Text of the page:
The snake, was 20 cm from head to toe, although it may have grown much larger. The head is the size of an adult fingernail, and the smallest tail bone is only a quarter of a millimeter long. But the most remarkable thing about it is the presence of four limbs each ending in digits. The front legs are about 1cm long. The back legs are slightly longer and the feet are larger than the hands. The authors hypothesized that they may have been used to grasp prey or mates. The fossil Tetrapodophis apparently had food in its guts when it was preserved, the remains appeared to be from a salamander.
The authors considered Tetraphodophis a snake, not a lizard because of the elongated body; the tooth implantation, the direction of the teeth, and the pattern of the teeth and the bones of the lower jaw are all snake-like. The fossil also suggests a single row of ventral scales.
In the same issue of Science, Evans (2015) notes that snakelike bodies evolved at least 26 times in squamates and that body elongation is always correlated with limb reduction and that the forelimbs are usually lost first. She also observed that the threshold body length at which limb reduction begins is about 70 body vertebrae (or precaudal vertebrae). Tetrapodophis is remarkable in having about 160 precaudal vertebrae and retaining its anterior limbs. Evans also notes Tetrapodophis is like lizards in having distinct vertebral regions of the vertebral column.  It has 10 or 11 short-ribbed neck vertebrae adjacent to the tiny forelimbs. Some generalized terrestrial lizards and a neck of about this same length. Thus, as in long-bodied lizards, elongation of the snake skeleton occurred in the trunk region and not the neck. If Tetrapodophis is indeed a stem-snake, then body elongation preceded loss of the forelimbs.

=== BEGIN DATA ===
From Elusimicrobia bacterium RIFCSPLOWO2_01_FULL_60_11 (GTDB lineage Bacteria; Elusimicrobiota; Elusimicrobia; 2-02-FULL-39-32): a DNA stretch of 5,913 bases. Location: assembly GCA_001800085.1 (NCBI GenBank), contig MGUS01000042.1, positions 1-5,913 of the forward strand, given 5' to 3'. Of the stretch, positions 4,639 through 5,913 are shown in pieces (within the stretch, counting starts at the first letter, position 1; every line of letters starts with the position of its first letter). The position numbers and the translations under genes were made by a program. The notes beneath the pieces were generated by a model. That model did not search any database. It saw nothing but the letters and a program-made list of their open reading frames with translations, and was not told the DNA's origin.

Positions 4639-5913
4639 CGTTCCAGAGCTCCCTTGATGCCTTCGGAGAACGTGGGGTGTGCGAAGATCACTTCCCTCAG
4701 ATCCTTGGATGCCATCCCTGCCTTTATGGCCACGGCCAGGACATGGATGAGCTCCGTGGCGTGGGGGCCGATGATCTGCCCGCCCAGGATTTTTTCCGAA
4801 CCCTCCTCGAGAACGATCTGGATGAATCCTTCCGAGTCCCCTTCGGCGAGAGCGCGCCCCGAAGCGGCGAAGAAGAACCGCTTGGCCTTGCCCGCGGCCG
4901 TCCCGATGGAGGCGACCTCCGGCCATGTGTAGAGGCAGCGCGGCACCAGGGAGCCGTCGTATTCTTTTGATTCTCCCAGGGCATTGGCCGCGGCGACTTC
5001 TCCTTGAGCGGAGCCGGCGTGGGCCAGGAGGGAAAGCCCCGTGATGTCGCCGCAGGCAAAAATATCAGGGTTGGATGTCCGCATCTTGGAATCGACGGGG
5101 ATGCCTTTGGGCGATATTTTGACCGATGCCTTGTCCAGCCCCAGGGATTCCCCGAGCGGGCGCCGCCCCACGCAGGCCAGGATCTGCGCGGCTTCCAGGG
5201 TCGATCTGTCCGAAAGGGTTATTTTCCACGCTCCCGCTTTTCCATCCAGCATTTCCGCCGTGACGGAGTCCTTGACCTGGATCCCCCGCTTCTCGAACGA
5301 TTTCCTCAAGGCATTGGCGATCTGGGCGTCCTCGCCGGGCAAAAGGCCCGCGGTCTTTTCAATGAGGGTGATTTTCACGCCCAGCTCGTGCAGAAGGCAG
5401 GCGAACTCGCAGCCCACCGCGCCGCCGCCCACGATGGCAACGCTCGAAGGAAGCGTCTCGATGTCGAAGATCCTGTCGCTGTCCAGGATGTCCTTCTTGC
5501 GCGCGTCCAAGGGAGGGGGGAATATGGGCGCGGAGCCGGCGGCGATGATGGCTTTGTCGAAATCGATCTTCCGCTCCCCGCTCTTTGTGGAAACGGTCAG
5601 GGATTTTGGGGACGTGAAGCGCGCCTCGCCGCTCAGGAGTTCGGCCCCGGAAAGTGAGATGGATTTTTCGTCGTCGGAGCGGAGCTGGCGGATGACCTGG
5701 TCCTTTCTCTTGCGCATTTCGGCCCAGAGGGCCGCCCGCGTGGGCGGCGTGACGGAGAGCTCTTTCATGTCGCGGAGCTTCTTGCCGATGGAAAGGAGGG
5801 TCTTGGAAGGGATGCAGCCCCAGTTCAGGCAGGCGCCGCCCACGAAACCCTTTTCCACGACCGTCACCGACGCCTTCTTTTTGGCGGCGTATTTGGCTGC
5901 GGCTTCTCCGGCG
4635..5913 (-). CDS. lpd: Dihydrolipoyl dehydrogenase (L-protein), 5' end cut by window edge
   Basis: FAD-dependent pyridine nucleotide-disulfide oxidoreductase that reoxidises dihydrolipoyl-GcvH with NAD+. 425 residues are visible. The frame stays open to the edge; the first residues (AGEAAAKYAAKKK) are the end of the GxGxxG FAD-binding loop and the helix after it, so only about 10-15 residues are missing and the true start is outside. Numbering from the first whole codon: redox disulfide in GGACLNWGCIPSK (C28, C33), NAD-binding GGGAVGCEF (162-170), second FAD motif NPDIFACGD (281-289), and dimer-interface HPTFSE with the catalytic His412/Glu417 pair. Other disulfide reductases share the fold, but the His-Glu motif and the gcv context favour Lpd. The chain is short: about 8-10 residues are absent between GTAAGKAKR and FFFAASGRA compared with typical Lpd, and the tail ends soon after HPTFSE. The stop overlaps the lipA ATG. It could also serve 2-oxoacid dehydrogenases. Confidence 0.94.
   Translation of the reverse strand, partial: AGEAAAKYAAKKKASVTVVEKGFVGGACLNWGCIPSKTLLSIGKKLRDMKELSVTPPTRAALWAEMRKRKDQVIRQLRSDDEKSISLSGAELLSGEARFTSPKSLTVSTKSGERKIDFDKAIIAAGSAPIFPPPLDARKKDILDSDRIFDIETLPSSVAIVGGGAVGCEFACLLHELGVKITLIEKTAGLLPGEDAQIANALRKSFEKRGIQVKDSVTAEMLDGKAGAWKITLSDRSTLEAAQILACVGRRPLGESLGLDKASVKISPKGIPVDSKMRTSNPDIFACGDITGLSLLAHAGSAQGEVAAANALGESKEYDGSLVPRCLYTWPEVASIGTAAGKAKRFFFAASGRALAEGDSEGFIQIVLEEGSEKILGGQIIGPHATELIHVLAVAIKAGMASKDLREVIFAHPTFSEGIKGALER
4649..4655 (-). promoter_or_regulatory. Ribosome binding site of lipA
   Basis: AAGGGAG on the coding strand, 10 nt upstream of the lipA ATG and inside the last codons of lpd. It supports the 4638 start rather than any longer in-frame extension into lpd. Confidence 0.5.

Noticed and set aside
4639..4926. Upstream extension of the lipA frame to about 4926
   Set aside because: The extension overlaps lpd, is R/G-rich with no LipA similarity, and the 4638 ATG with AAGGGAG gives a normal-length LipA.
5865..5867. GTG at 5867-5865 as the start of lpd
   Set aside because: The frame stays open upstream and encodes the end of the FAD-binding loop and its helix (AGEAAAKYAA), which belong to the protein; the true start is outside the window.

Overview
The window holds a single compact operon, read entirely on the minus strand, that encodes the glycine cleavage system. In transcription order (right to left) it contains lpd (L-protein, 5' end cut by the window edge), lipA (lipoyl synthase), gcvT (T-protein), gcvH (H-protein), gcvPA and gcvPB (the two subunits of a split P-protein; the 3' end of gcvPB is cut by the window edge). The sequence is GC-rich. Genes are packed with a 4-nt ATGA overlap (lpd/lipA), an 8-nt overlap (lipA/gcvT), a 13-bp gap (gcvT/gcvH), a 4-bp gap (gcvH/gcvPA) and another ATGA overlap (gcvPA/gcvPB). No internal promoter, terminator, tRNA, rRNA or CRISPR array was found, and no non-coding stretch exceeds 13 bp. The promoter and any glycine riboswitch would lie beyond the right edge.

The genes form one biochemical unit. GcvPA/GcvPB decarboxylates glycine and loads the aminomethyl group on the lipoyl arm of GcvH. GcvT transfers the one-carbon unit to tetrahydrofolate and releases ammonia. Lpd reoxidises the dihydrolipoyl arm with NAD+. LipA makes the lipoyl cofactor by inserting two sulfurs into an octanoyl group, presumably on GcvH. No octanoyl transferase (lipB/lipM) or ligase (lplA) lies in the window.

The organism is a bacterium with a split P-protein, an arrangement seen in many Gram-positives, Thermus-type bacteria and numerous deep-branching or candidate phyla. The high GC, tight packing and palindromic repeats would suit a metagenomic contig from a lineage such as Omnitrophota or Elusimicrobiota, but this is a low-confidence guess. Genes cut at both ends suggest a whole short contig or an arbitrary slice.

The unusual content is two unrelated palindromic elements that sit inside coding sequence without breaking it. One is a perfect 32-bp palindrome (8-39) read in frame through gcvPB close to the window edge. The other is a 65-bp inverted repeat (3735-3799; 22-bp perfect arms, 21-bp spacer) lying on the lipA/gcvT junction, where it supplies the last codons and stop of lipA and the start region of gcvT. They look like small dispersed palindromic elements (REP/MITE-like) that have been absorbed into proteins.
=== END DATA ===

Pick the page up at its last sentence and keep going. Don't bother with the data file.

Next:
In second look at the fossil by Lee et al. (2016) suggests Tetrapodophis may not, in fact be a snake at all. Instead they suggest it may be a dolichosaurid, a Cretaceous four-legged marine lizard with an elongated, snake-like body.
Tetrapodophis lacks characters that would be expected in a snake, including re-curved teeth. Lee and colleagues reevaluated the ecomorphology of this fossil using a multivariate morphometric analysis and reexamination of the limb anatomy. Their analysis suggests that the body proportions are unusual and similar to both burrowing and surface-active squamates. They also show it exhibits enlarged first metapodials and reduced tarsal-carpal ossification. These traits imply Tetrapodophis was aquatic.
Unfortunately, the fossil is privately owned and after Lee’s team took photos and measurements, the specimen was removed from the museum so that it can no longer be studied.  

Evans S. 2016. Four legs too many? Science. 349(6246):374-5.

Lee MS, Palci A, Jones ME, Caldwell MW, Holmes JD, Reisz RR. 2016. Aquatic adaptations in the four limbs of the snake-like reptile Tetrapodophis from the Lower Cretaceous of Brazil. Cretaceous Research. 30, 66:194-199.

Martill DM, Tischlinger H. Longrich NR 2015. A four-legged snake from the Early Cretaceous of Gondwana. Science, 349(6246): 416-419.